Age of Consent in Texas


If you have kids between ages 14-22, then you need to pay very close attention because they are the most at risk of becoming an accidental victim or perpetrator of statutory rape.

That’s right, accidental. Even though they may not know the age of consent, or intend to break any laws, not knowing someone’s actual age is not a defense (even if the other person lied about it).

A Child Cannot Have Sex

A “Child” is defined as a person that is under 17 years of age.

Therefore, a child cannot consent to sex and a person (including other another child) commits “Sexual Assault of a Child” by engaging in any sexual contact with a person that is under 17 years of age.

See Tex. Pen. Code § 22.011(a)(2)

Instead of elaborating on what is/isn’t sexual contact, the statute is fairly explanatory. However, the most important thing to note is that there does not have to be a lack of consent when it comes to children. An offense can occur even if the child is willing.

Defenses to Prosecution

Because of the language of the Statutes, there isn’t much wiggle room and there aren’t any exceptions that would limit any offense as long as certain factors are met. Fortunately though, there are a few Affirmative Defenses to prosecution that are available when it comes to age of consent.

Spousal Defense

If the child had entered into a formal marriage at the time of the offense, then that may be exerted as an affirmative defense to prosecution for the child’s spouse.

That is ONLY for the child’s spouse and hypothetically, if the child were to commit adultery, then that person would not be able to use this defense.

See Tex. Pen. Code § 22.011(e)(1)

Romeo & Juliet Defense

Luckily, our legislature has recognized that kids will be kids and has carved out a defense so that hormone-charged teenagers aren’t locked away for years and forced to register as sex offenders because they let their hormones make their decisions.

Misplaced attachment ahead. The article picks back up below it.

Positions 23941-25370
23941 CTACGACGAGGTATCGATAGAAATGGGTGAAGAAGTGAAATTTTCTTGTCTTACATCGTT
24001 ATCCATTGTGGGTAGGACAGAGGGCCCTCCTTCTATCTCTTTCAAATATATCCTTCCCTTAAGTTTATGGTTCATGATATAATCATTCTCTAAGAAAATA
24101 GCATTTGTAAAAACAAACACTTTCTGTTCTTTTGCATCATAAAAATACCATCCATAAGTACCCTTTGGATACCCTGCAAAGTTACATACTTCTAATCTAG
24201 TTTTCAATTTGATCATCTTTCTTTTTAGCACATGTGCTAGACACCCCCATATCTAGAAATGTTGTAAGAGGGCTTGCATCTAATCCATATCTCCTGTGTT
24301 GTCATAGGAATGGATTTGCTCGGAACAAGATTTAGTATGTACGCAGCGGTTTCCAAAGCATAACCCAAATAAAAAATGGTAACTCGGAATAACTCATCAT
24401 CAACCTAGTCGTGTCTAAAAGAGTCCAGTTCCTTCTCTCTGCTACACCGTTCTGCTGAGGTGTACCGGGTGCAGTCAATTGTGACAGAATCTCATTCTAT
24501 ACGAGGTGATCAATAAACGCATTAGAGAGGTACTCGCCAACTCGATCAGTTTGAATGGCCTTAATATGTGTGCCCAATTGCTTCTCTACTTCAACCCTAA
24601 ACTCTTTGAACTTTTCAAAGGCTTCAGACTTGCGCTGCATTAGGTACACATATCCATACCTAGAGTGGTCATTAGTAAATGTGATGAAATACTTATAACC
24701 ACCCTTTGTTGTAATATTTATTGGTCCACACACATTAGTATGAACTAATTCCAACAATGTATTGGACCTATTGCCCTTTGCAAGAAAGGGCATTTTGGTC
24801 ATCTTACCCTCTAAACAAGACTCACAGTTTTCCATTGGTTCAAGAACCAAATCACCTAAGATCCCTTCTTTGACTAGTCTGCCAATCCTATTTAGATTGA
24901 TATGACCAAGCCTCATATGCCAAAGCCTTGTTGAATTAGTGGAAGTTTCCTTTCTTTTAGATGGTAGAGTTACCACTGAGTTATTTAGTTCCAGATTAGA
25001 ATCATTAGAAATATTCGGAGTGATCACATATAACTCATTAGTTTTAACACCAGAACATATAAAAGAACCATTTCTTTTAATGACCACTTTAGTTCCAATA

If the child is at least 14 years of age, and the partners is not more than 3 years older, then they may be able to exert this affirmative defense. Take note though, the last says “not more than 3 years” and doesn’t say “not more than 3 years and 1 week.”

See Tex. Pen. Code § 22.011(e)(2)

But, age of consent isn’t the only consideration for Romeo & Juliet. The actor cannot have been registered as a sex offender, or have had a conviction for sexual assault at the time of the offense. Also, the child may not have been someone that the actor would have been prohibited from marrying under the Texas Bigamy Laws.

See Tex. Pen. Code § 22.011(e)(2)

Save It For Marriage

Even though we preach to our children the importance of saving it for marriage, we recognize that they are children and are prone to have lapses in judgment. This article is a difficult subject for parents to bring up with their children, but we would much rather prepare them for the legal consequences of their actions instead of trying to defend them after the fact.

 –Authored by Matthew L. Harris, Esq.,

 Matthew Harris Law, PLLC – Criminal Defense & Family Law Divisions

1001 Main Street, Suite 200, Lubbock, Texas, 79401-3309

Tel: (806) 702-4852 | Fax: (800) 985-9479

[email protected]